I hold a degree in Linguistics and I have worked in EU project management. Studying nutrition wasn’t in my plans initially, it was a choice I made years later out of necessity and curiosity.
Nutritionist, Nutritional Therapist or Dietitian?
I am often asked what the difference is.
The word “nutritionist” in itself is not a protected title and therefore anyone can use it. This can be confusing and unfortunately many people without adequate knowledge and experience can abuse the title to offer nutritional advice.
A dietitian is somebody with a degree in Nutrition and Dietetics, they are registered and belong to a professional body. They work in different contexts, mainly within the NHS.
A Registered Nutritional Therapy Practitioner is someone who has a recognized qualification in Nutritional Therapy and has studied anatomy, physiology, nutrition and human diet. They have completed their clinical study at University or in qualified schools and work in private practice, using bespoke health plans as well as changes in nutrition and lifestyle to help an individual or a group of people to achieve optimal health. Nutritional Therapists are registered with a recognized government body.
I am a Registered Nutritional Therapist, my governing body is the Federation of Nutritional Therapy Practitioners (FNTP) the largest professional organization of Nutritional Therapy Practitioners in Europe. I am also a member of the British Complementary Medicine Association and the British Institute of Allergy and Environmental Therapy.
[From the Federation of Nutritional Therapy Practitioners website]
“Nutritional therapy/ medicine developed in the twentieth century as a way of treating disease and optimising health, using nutrition and changes in lifestyle. It involves individual prescriptions for diet and lifestyle, in order to alleviate or prevent ailments and to promote optimal health. These recommendations may include dietary modifications, including the use of exclusion diets, and guidance on methods to support digestion and absorption of nutrients. They may also include the avoidance of ingestion or inhalation of toxins or allergens, detoxification, procedures to promote gastrointestinal health and the appropriate use of supplementary nutrients.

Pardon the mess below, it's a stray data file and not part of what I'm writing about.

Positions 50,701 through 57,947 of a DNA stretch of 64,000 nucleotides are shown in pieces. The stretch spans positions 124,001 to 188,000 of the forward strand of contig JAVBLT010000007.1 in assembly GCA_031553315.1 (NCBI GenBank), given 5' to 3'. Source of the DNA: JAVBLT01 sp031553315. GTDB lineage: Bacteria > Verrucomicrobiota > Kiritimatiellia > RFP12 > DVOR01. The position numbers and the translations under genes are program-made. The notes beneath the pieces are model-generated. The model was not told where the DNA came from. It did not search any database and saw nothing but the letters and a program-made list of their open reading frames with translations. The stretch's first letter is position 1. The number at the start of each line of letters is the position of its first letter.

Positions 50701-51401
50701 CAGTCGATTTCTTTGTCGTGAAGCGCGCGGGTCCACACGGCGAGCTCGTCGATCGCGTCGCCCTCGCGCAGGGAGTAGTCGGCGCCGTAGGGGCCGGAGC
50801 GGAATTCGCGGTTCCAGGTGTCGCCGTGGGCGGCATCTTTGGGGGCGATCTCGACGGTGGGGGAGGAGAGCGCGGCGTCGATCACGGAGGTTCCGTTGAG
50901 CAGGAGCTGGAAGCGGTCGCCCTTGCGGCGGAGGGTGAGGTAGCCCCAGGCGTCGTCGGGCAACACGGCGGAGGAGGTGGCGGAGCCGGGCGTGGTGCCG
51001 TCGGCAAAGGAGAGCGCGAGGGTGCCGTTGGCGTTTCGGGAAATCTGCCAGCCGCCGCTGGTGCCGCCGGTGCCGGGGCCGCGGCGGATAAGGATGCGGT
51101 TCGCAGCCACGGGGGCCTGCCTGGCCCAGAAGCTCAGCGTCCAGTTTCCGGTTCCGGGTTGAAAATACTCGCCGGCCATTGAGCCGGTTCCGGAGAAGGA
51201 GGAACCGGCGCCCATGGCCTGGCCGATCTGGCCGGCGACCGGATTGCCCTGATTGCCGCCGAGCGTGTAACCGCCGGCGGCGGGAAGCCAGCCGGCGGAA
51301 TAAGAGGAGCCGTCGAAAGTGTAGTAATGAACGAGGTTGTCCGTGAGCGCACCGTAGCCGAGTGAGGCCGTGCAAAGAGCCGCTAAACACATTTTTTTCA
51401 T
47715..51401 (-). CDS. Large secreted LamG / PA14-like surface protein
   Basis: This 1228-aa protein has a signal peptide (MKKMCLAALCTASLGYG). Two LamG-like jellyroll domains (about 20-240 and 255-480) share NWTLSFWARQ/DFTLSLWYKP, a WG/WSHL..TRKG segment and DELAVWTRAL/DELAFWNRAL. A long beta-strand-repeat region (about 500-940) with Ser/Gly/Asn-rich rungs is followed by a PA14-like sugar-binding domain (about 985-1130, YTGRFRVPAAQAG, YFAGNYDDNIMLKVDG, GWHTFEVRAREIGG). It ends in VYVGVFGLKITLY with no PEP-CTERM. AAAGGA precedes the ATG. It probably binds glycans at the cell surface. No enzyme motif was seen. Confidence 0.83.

Treatment is patient-centred, i.e. based on a recognition of the individual’s biochemical uniqueness (genetic/epigenetic) and their environment. It considers the web-like connections of physiological factors. Health is seen as vitality, and not just the absence of disease. It incorporates a consideration of nutritional, immunological, endocrine and gastro-intestinal imbalances, inflammatory responses, impaired detoxification and oxidative stress.
It is based upon molecular medicine, nutritional biochemistry, preventive medicine and neuroscience.” [source: FNTP]
Practitioners in the UK are regulated by the General Regulatory Council for Complementary Therapies (GRCCT)
I offer a science-based approach and I am specialized in problems related to digestion and food intolerances.
I am a direct witness of the positive changes that a correct and personalized diet can bring. For years I have suffered from multiple food allergies and allergic reflux, however, thanks to Nutritional Therapy and the studies applied to investigate these issues, I managed to adopt a healthy and satisfying diet for an optimal lifestyle despite all the restrictions I was forced to adopt by my condition. Even small changes to the diet can make a significant difference.
Finally, I do not follow “one size fit all” approach, since what is healthy for one person is not necessarily healthy for another.
Welcome to my website 🙂
Claudia BA(Hons) NT.Dip mFNTP